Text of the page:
in the State of Minnesota on Sunday is prohibited, and on all other days such 
dance halls shall close at 10 o'clock p. m. and shall not open prior to 8 o'clock 
a. m.,of the following day. A public dance hall, within the meaning of this order, 
shall be taken to be any room, place or space open to public patronage generally, 
and without invitation, and in which dancing, wherein the public may partici- 
pate, is carried on, and to which admission may be had by the public generally, 
by payment, either directly or indirectly, of an admission fee or price for dancing, 
and where the receipts from the business are for the private gain of the person, 
firm or corporation conducting such dance hall. 

The Council or other governing body of each and every municipaHty of the 
state shall forthwith enact an appropriate ordinance or ordinances embodying 
the provisions hereof, and providing suitable penalties for violations. 

Dated this sixth day of November, 1917. 

MINNESOTA!COMMISSION OF PUBLIC SAFETY, 

J. A. A. BURNQUIST, 

Governor and Ex-ofiicio Chairman. 
Attest: 

H. W. LiBBY, 

Secretary. 



STATE OF MINNESOTA 

Legal Department, St. Paul, Nov. 14, 1917. 

Order Number 14 of the Minnesota Commission of Public Safety, relating 
to Dance Halls seems to be misimderstood by many. It applies only to such 
dance halls as are conducted for gain for their owners or proprietors and are 
commercial enterprises. They are defined and regulated by sections numbered 
8685 to 8692, which are assembled under the sub-title "Dance Halls" in the 
General Statutes of Minnesota, 1913. The definition there found is the one 
used in substance in Order No. 14. 

The order has no application to dances conducted by lodges, societies and 
social clubs or organizations. It does apply to such as are regulated by the 
sections of the statutes above referred to and conducted as a business. 

LYNDON A. SMITH, 

Attorney General. 

AMENDED ORDER NUMBER 14 

The Minnesota Commission of Public Safety finds, declares and orders as 
follows: 



First — From and after the date of this order all licensed pool halls and pool 
rooms, billiard halls and billiard rooms within the State of Minnesota shall be 
closed and kept closed on Sundays and shall be closed and kept closed on each 
secular day from eleven o'clock P. M. and shall not be open prior to eight o'clock 
A. M. of the next secular day.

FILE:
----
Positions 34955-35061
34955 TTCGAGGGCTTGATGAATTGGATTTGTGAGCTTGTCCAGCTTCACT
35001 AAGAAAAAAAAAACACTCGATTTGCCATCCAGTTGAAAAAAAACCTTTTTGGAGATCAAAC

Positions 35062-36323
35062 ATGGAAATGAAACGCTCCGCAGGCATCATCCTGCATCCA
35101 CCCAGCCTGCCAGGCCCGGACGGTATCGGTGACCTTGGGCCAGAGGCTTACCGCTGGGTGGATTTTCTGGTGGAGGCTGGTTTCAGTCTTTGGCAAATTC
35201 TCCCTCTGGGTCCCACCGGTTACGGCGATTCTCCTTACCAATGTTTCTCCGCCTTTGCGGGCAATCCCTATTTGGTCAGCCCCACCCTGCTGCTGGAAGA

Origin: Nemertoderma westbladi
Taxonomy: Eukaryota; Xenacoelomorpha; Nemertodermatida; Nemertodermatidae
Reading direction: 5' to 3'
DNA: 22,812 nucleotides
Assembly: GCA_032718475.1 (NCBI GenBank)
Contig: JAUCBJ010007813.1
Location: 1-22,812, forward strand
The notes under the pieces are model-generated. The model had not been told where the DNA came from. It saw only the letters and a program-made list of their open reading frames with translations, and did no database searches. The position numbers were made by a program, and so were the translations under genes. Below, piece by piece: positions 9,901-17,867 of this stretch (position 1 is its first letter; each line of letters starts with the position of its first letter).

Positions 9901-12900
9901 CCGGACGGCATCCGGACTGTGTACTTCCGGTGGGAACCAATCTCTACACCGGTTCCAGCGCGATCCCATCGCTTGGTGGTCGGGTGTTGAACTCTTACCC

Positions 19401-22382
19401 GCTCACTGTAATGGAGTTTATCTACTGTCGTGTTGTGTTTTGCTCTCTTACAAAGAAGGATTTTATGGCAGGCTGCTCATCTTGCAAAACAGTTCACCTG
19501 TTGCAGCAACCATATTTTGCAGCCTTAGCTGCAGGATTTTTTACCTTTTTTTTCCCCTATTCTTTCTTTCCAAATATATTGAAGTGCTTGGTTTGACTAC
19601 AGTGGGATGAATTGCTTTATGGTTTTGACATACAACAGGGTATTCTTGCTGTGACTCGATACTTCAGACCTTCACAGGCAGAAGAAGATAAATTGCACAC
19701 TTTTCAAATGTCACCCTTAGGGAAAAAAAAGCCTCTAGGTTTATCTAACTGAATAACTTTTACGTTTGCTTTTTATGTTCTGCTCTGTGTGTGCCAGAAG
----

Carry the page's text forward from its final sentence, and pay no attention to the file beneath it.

Second — From and after the date of this order the operation of public dance 
halls in the State of Minnesota on Sunday is prohibited and on all other days 
such dance halls shall close at eleven o'clock P. M. and shall not open prior to 
eight o'clock A. M. of the following day. A Public dance, within the meaning 
of this order, shall be taken to be any room, place or space open to public patron- 
age generally, and without invitation, and in which dancing, wherein the public 
may participate, is carried on, and to which admission may be had by the public 
generally, by payment, either directly or indirectly, of an admission fee or price 
for dancing, and where the receipts from the business are for the private gain 
of the person, firm or corporation conducting such dance hall. 

The Coimcil or other governing body of each and every municipality of the 
state shall forthwith enact an appropriate ordinance or ordinances embodying 
the provisions hereof, and providing suitable penalties for violations. 

Dated this sixth day of November, 1917. 

MINNESOTA COMMISSION OF PUBLIC SAFETY, 

J. A. A. BURNQUIST, 

Governor and Ex-officio Chairman. 
Attest: 

H. W. LiBBY, 

Secretary. 

ORDER NUMBER 15 
Providing and Regulating Sale of Bread. 

By virtue of the power vested in the Commission to condemn and appro- 
priate property in furtherance of the efficient prosecution of the war and for the 
maintenance of public order and safety: 

1 . It IS Hereby Ordered that the Occident Baking Company, of Minneapolis, 
be, and the same is, hereby ordered and required to furnish this Commission, at its 
bakery in Minneapolis, double pound loaves of white wheat bread, manufactured 
from Bakers' patent flour and the required ingredients to make a well-baked, 
wholesome bread, at a price not to exceed five and one-half cents per pound 
and in quantity of not less than five thousand pounds per day, after the first five 
days of the operation of this order. 

2. This order shall be effective from and after the tenth day of November, 
1917, and shall continue until terminated by this Commission on thirty days' 
notice. 

Dated this sixth day of November, 1917. 

MINNESOTA COMMISSION OF PUBLIC SAFETY, 

J. A. A. BURNQUIST, 

Governor and Ex-officio Chairman. 
Attest: 

H. W. LiBBY, 

Secretary. 

89 



ORDER NUMBER 16 
Referring to Re-instatement of Employees of Twin City Rapid Transit Co. 

The Minnesota Commission of Public Safety orders as follows: 

1. The Twin City Rapid Transit Company shall, on or before November 
29, 1917, reinstate in their positions and on their appHcation, any employes 
whose connection with the company has been terminated for any reason growing 
out of the Commission's recommendations of November 19, 1917. 

2. The employes referred to in paragraph (1) hereof shall return to the 
company's service within the time hereinbefore stated. 

3. Such employes and all other employes of the company shall, on such 
reinstatement and thereafter, comply with the Commission's recommendations 
of November 19, 1917, which are hereby given the force of orders binding both 
on the company and its employes. 

Dated at St. Paul, Minnesota, November 27, 1917. 

MINNESOTA COMMISSION OF PUBLIC SAFETY, 

J. A. A. BURNQUIST,